The next-to-the-last picture in the series above might give you an idea of how dry the driest state in the union, New Mexico, is. With 3% of the lake's capacity, more than 97% of this state park is sandy desert. Way more, since there was a fair amount of sandy beach and rocky hillsides even when the lake was a lake. So, the good news is if you show up with a street legal dirtbike, you have miles and miles of sandy, packed gravel, and rocky trails to ride with pretty much no one else in the park to bother. The state still, apparently, desperately wants to pretend this lake is coming back someday, so some of the "roads" are regularly graded. In fact, for most of the days we've been camped here there are more park employees, counting campground hosts, than there are park visitors and campers. Often, considerably more. For the most part, New Mexico is a red-state, so management skills are pretty low on the list of state competencies; along with education, poverty, average income, child well-being, and a variety of quality of life measures. From an out-state dirt biker's perspective, not much of that has a negative effect on riding in the state. (However, like most red states there are an excess of traffic cops in most cities, so watch your speed and obey signage carefully. New Mexico drivers are notoriously careless and reckless, another thing to be aware of.)

2013-12-28 Elephant Butte (15)The other cool thing about the lake being water-free is that you can ride pretty much around the whole thing, skipping from one abandoned campsite or boat launch area to the next by interconnected trails. We are talking miles and, possibly, hundreds of miles of trails. I burned up a whole tank (3 gallons) of fuel and did 160 miles totally off-road yesterday, including playing hill climber for almost an hour in a rocky area near one of the world's most pointless dams. (Look way up at the top of the picture at left and you can see the outline of the world's coolest dual-purpose motorcycle.)

Sunday is supposed to be cool (45oF) and windy, so I will probably spend the day cleaning the bike, wrestling with my VW's electronic mess, and sucking up Aleve tablets until my joints quit aching. Tomorrow, it will be near 60oF and I'm gonna see if I can screw up some old man bones.

Dec 23, 2013

#36 Is It Me?
All Rights Reserved © 2004 Thomas W. Day

A friend emptied out his magazine rack on me and I, like the addict I am, read them all. From cover to cover, magazines published from sometime in 2002 to December 2003, I read all about what the motorcycle publishing industry thinks I want to read about. Mostly, they are incredibly wrong about me. Maybe they’re right about the average motorcycling 25-39 year old male, but I’m not him. I don’t think I’ve ever been him, especially when I was 25-39.

Cycle World, Rider, the AMA’s rag (American Motorcyclist), Motor Cyclist, and Cycle USA, and several magazines I’ve never heard of before this weekend, all tried to sell me hippo-bikes and lots of chrome crap to pile on the hippo-bikes. I know you’re tired of hearing old guys complain that today’s bikes cost more than we used to pay for a house, but some of these bikes cost as much as I once could have paid for a small town city block! And they weigh almost as much.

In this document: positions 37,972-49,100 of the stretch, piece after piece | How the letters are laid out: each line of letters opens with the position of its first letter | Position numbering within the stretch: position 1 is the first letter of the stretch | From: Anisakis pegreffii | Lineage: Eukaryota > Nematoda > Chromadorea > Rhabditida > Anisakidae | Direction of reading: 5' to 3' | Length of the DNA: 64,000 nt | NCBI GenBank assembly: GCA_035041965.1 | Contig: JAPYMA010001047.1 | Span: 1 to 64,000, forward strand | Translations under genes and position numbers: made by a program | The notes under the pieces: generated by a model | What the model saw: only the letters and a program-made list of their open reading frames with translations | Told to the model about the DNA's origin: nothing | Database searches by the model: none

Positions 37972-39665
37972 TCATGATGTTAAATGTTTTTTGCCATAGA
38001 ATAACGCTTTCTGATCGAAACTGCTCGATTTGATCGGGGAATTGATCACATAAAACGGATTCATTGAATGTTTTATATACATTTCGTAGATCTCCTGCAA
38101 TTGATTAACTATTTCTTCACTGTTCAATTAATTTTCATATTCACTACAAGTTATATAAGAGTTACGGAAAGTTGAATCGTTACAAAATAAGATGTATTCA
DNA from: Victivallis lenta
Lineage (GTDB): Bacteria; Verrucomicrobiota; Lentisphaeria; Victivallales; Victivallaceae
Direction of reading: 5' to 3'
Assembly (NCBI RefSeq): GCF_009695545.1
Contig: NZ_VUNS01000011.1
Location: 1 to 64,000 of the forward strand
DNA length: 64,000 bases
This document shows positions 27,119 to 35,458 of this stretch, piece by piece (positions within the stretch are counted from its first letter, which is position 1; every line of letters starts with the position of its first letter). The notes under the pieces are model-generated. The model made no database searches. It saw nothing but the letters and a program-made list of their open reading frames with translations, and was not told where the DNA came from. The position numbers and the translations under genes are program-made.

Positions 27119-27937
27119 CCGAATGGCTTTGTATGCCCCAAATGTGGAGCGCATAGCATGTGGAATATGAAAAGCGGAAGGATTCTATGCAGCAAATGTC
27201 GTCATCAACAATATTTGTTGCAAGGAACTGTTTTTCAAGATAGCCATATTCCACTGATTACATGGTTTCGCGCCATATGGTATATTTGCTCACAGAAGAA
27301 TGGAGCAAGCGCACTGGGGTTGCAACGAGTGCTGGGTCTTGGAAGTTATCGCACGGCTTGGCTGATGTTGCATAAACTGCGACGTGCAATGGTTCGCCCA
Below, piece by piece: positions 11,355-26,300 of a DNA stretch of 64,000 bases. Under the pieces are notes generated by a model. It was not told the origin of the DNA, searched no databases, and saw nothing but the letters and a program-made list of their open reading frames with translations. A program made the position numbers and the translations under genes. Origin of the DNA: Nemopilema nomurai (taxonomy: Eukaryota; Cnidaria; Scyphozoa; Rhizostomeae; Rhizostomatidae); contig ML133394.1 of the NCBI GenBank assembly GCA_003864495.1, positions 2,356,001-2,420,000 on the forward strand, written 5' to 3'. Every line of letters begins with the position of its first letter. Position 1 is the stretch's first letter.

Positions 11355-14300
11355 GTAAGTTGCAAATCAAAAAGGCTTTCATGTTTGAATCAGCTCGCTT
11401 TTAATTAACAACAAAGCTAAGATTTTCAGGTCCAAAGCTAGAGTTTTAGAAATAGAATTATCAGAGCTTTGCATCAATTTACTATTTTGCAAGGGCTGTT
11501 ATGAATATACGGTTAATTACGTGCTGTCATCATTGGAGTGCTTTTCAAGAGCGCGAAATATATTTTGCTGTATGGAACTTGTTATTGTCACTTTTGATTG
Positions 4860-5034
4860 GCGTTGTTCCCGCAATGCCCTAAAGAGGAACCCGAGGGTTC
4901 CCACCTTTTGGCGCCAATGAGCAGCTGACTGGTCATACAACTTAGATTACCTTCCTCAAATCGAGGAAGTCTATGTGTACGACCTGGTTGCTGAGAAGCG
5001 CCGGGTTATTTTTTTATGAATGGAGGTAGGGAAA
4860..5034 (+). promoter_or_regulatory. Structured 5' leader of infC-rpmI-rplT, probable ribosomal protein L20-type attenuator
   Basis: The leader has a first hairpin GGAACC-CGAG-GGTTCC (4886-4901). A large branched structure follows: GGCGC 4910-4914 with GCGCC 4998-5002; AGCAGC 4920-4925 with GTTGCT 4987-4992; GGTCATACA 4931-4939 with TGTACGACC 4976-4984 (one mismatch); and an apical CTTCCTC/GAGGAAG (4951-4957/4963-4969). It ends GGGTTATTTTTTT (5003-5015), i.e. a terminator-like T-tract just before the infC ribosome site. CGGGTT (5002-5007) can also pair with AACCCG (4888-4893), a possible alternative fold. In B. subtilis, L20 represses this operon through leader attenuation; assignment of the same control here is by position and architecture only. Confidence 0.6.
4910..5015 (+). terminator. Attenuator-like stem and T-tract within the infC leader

In the midst of all this big iron silliness, there are some signs of light. There’s Honda’s 599, Yamaha’s FZ6, and Suzuki has me on a pike with the DL650 V-Strom. Suzuki brought back one of the all time best commuter bikes, the GS500F, with a full fairing. On the other hand, Suzuki’s Bandit 600 died.

Mostly, the showroom inventory of every manufacturer is strongly tilted toward old, fat guys. Honda, for example, is importing exactly two under-600cc street bikes and twenty blimp-mobiles. No, Virginia, we don’t buy huge motorcycles because we travel such long distances. Based on the mileage listed on 90% of the used bikes listed in the local papers, we barely ride ‘em at all. We just need big motors because big motors mean big seats to fit big asses. Hell, most of the “big bikes” sold have little bitty, super low seat heights, so they’re obviously not aimed at tall folks, just “big” folks who can’t get a leg up.

Honda and Kawasaki dumped a couple of ugly big bikes, the Valkyrie being the ugliest ever built by anyone on any planet. Honda wasn’t suffering a burst of cosmetic good taste, though. The VTX and the Rune still live and are crushing showroom floors all over the world. Victory and Harley are still altering the earth’s magnetic center with the mass of their inventories. As are several boutique Harley clone builders and lots of their fluffy stuff decorated (or polluted, depending on your perspective) the pages of bike magazines. When I stumbled onto these pages, like Al Bundy accidentally spotting his chicken-legged neighbor naked, I came close to screaming “My eyes! I’m blind!” For someone whose concept of art begins with “form follows function,” hippo bikes piled high and randomly with chrome bits look . . . stupid.

Art is in the eye of the beholder, I guess. Engineering, however, is in the function. The bike magazine tests are so consistently mild-mannered that I never once came away from a “shoot out” thinking anyone had been shot. Someone has to be a winner and someone has to be a loser when you put four to six bikes against each other on a closed course with a half-dozen riders, don’t they? In one wimpy-ass smackdown, a bike that wasn’t even submitted for the test (a Buell) even did pretty well. Unless you are really good at reading between the lines and have an active imagination and came to the article with a strongly formed opinion, that particular article was a wonderful example of a “win-win” situation for all the manufacturers.